The rise of Mike Huckabee as a presidential candidate represents a seismic shift in the tactics, ideology and direction of the radical Christian right. Huckabee may stumble and falter in later primaries, but his right-wing Christian populism is here to stay. Huckabee represents a new and potent force in American politics, and the neocons and corporate elite, who once viewed the yahoos of the Christian right as the useful idiots, are now confronted with the fact that they themselves are the ones who have been taken for a ride. Members of the Christian right, recruited into the Republican Party and manipulated to vote against their own interests around the issues of abortion and family values, are in rebellion. They are taking the party into new, uncharted territory. And they presage, especially with looming economic turmoil, the rise of a mass movement that could demolish what is left of American democracy and set the stage for a Christian fascism.

The corporate establishment, whose plundering of the country created fertile ground for a radical, right-wing backlash, is sounding the alarm bells. It is scrambling to bolster Mitt Romney, who, like Rudy Giuliani or Hillary Clinton, will continue to slash and burn on behalf of corporate profits. Columnist George Will called Huckabee’s populism “a comprehensive apostasy against core Republican beliefs.” He wrote that Huckabee’s candidacy “broadly repudiates core Republican policies such as free trade, low taxes, the essential legitimacy of America’s corporate entities and the market system allocating wealth and opportunity.” National Review’s Rich Lowry wrote that “like [Howard] Dean, his nomination would represent an act of suicide by his party.”

Huckabee spoke of this revolt on the “Today” show. “There’s a sense in which all these years the evangelicals have been treated very kindly by the Republican Party,” he said. “They wanted us to be a part of it. And then one day one of us actually runs and they say, ‘Oh, my gosh, now they’re serious.’ They [evangelicals] don’t want to just show up and vote, they actually would want to be a part of the discussion.”

The Republicans have used these people for decades and have now created a rod for their own back. They deserve everything that befalls them.

The rest of us, however, do not.

Huckabee has ties to the Dominionist branch of the Christian right which believes that "society should be governed exclusively by the law of God as codified in the Bible, to the exclusion of secular law".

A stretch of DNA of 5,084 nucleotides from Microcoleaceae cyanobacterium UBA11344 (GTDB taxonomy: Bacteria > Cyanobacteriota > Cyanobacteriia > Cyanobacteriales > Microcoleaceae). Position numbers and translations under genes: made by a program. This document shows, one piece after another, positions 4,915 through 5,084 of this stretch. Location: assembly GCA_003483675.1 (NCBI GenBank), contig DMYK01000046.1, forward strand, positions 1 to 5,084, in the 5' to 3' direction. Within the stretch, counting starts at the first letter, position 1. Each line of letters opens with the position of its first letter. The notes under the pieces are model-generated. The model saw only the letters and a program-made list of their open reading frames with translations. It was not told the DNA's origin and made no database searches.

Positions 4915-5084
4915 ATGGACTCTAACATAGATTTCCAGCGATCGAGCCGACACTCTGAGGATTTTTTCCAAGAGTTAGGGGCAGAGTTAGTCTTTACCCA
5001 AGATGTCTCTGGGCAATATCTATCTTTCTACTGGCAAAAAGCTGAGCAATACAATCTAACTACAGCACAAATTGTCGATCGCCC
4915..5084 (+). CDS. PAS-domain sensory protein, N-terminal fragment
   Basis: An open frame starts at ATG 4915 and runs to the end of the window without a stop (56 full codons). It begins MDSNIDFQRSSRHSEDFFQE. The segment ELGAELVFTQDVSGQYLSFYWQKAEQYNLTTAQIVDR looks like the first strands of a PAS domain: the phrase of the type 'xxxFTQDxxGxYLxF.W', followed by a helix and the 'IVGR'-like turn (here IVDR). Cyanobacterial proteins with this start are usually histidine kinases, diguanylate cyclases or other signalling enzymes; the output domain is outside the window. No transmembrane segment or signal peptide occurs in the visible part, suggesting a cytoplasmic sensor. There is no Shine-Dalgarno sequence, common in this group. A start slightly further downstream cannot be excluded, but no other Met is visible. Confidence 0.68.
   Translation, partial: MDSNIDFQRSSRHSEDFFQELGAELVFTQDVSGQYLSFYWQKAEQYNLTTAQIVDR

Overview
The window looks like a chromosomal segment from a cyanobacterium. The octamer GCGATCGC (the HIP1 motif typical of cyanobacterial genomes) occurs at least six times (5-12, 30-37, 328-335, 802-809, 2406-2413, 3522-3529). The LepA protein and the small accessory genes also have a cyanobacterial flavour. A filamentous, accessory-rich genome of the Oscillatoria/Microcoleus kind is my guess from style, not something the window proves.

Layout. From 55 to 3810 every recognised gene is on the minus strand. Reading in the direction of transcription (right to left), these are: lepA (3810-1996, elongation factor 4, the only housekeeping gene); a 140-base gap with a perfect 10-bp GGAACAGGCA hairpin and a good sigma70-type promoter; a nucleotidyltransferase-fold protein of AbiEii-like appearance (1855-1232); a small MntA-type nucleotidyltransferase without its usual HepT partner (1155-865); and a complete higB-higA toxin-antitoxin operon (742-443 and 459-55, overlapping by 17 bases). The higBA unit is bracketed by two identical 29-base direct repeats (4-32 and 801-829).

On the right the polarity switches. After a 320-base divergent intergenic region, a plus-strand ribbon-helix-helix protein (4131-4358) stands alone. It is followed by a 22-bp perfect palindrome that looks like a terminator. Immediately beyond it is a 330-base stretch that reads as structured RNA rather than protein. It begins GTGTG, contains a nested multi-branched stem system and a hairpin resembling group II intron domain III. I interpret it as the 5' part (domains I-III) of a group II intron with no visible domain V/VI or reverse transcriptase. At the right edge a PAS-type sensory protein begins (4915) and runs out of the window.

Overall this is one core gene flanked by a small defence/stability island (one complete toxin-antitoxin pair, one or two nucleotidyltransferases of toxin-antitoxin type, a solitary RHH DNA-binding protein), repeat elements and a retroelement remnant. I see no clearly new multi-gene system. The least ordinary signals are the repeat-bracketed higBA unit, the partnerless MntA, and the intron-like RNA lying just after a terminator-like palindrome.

A decades-long refusal by most American fundamentalists to engage in politics at all following the Scopes trial has been replaced by a call for Christian “dominion” over the nation and, eventually, over the Earth itself.
So the Republicans, who have long denounced Islamics and their fearful wish to have the world live under Sharia law, now have a man running for their top job who would like to impose a Christian version of this on the entire planet.

I can think of no better reason as to why religion should be kept out of politics than the mutterings of these nutcases.

Click title to read Hedges full article.

Bloody William Kristol's New Year's Predictions

He lives in a fantasy world this guy... Republicans to win in 2008? Perhaps he really doesn't understand the damage that he and his fellow neo-cons have done to the Republican movement..

Olmert rules out ceasefire as strikes on Hamas continue

Ehud Olmert has ruled out any chance of a ceasefire in Gaza, despite offers from Hamas, and has vowed to wage "true war" between Israel and the Palestinian group.

In recent days there have been suggestions that Hamas, which won Palestinian elections early last year and then seized full control of Gaza in June, was seeking a ceasefire with Israel.

Last week Ismail Haniyeh, a Hamas leader, raised the idea in a rare telephone conversation with an Israeli television journalist. Egyptian mediators have reportedly also put forward a ceasefire proposal on behalf of Hamas.

But Olmert said there would be no talks with any group that failed to meet the principles of the Quartet of Middle East negotiators - the US, the UN, the EU and Russia - which last year called on Hamas to recognise Israel, halt violence and accept previous peace agreements. Hamas has refused to accept the three principles.

"Whoever accepts the Quartet principles will be - in principle - a partner for negotiations," Olmert said. "Whoever is unwilling to do so, to our regret, cannot be a partner for dialogue. This policy will not change."

This is a common refrain of Olmert's which ignores the fact that Hamas have already offered to recognise Israel as part of it's power sharing deal with Fatah after Israel, the US and the EU refused to accept the results of the Palestinian elections:
Despite face-saving denials from Hamas over the extent of its political concessions, Mr Abbas yesterday secured an agreement that commits all parties in government to recognise Israel and authorises him to negotiate a final agreement to establish an independent Palestinian state on territories occupied in 1967.

Mr Abbas's aides described Hamas's endorsement of the agreement, drawn up by Palestinian prisoners in Israeli jails, as a "surrender to reality" and "showing the world that the Palestinians are partners for peace".